I like big boobs and I cannot lie! – AKA my milkshake brings all the boys to the yard – AKA the milking shed – AKA pumping – AKA breastfeeding.
The first time I fully expressed milk with an electric pump, and I cleaned the equipment and sterilised it and labeled and stored the milk I thought this is good, tiring, but good. The one physical thing I can do for our boys.
Then you do it for the 784th time (yup I calculated) and you think how the hell have I kept doing this?
I pump at home, at friends houses, in the milking shed at the Hospital (yup, we line up like cows waiting for a pump). Oliver has 70L of frozen breast milk in the chest freezer. Enough milk to get him through till he’s 21 (this is mostly a joke….). But I keep pumping.
I’ve talked to a lot of mums about breastfeeding. What else should we do in the pump room in between moaning about nurses, flow, tubes and tiredness?
We all have one goal.
One day our baby will latch on to our breast, look into our eyes and start drinking. – and then hopefully stay awake long enough to continue drinking, or fight the lower oesophageal sphincter pressure caused by long term nasogastric tubes that results in all that precious milk being vomited back out again…
Feeding is a tough, tiring job for all mums (and dads!)
But I stopped to reflect on it today, as I was asked to write a short passage about breastfeeding for an app that the midland health network is developing for women.
The more I thought about it, the more I decided that expressing breast milk isn’t breastfeeding for me. I know it’ll be different for all mums. My baby gets my breast milk down a tube into his stomach, but he’s not breastfeeding, not to me.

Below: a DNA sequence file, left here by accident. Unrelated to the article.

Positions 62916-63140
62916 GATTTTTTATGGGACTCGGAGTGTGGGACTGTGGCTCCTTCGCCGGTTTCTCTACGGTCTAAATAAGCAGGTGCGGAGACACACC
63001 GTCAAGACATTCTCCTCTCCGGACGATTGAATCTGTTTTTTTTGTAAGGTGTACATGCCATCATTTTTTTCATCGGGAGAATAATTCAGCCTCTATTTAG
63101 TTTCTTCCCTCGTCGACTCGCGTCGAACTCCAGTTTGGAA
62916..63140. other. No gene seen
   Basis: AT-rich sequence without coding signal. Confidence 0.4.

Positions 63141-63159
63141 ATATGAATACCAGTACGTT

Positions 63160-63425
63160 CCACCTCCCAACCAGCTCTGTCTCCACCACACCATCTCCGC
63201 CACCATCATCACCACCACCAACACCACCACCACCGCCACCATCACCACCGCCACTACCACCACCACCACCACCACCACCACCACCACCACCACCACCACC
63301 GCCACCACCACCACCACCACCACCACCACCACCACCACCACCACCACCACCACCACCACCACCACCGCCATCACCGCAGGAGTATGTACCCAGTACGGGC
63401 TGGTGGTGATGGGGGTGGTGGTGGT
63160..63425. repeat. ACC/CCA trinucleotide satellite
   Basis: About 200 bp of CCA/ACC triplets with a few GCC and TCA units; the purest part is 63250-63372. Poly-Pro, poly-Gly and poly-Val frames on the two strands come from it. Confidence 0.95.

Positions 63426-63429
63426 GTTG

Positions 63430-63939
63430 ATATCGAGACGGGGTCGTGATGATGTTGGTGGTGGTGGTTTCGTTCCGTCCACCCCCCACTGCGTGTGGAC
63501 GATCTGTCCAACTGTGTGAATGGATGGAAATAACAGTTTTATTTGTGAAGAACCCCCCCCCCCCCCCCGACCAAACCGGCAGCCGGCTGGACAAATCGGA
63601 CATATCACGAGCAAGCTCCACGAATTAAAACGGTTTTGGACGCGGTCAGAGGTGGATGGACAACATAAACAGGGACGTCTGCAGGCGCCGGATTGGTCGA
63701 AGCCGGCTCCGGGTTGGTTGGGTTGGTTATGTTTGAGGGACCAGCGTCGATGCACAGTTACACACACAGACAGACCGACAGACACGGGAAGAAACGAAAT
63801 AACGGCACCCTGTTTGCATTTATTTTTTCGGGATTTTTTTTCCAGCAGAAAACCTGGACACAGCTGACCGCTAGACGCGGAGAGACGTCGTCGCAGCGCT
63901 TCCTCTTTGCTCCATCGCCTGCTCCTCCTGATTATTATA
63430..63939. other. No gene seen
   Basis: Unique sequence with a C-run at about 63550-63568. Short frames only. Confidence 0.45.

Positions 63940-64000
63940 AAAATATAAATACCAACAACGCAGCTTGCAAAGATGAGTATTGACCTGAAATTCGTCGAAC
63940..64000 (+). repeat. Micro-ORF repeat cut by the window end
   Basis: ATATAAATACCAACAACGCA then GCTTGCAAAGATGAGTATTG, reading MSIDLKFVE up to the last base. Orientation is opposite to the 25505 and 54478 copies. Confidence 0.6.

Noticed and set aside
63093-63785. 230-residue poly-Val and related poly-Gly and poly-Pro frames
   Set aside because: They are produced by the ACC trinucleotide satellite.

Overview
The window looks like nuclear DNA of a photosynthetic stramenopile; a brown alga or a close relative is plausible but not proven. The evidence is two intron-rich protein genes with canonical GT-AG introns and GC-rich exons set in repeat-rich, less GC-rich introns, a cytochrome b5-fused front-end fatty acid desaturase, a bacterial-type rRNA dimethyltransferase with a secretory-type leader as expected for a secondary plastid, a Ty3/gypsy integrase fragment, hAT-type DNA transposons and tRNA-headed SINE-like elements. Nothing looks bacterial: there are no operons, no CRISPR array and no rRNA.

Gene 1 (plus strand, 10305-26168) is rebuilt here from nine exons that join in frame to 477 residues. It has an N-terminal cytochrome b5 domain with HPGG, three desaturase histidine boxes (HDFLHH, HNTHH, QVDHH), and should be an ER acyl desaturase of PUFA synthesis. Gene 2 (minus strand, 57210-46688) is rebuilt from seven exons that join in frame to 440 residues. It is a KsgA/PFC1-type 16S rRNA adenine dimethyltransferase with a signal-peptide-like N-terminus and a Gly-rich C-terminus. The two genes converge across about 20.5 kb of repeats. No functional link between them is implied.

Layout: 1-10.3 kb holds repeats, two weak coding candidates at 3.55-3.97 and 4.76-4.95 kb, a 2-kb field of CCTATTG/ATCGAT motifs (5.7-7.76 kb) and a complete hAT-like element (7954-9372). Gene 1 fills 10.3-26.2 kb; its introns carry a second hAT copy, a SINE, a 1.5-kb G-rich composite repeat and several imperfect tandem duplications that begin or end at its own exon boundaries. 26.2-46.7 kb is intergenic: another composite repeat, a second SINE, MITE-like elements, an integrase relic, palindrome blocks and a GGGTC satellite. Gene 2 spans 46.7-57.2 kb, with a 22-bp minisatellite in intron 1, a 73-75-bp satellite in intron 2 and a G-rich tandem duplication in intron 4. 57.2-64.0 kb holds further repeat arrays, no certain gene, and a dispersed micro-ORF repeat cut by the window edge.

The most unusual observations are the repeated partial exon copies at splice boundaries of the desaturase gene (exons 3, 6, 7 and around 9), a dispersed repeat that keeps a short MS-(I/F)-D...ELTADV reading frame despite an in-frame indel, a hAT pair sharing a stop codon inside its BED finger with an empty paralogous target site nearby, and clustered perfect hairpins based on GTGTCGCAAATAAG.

He started breastfeeding the day I was allowed to let him physically be at my breast. And for me personally he will be a breastfeeding baby when we no longer have that NG tube taped to his little nose.
That doesn’t make what I’m doing any less important, it’s the goal we are aiming for and this is the way we get there.
It seems almost fitting in a way that I am only able to really start teaching him to breastfeed now. Up until this point there were other things to focus on: breathing, mostly breathing. And now, now that he is past his due date and his breathing is generally somewhat settled, I am starting to teach him to feed. In a different way to a new mum with a full term baby, but at the same ‘time’, which feels weirdly good.
It took us 17 weeks to get here. But Oliver is one week old today.
We have not had the first week of our babies life in the way we had planned.
We haven’t had skin to skin at birth, immediate breastfeeding initiation, snuggles at home, the boys in their bedroom.
We miss our Charlie. And we wish we were starting the struggle of tandem feeding (we wish it so badly). But he joined us this week; I picked up his casts from the amazing Jen from Angel Casts and they are beautiful. His little feet can go tramping with his dad and he can watch over Oliver’s bedroom and keep his brother safe.
So although it’s full of the thoughts of things we missed out on, here we are, with our one week old. Starting to learn to breastfeed.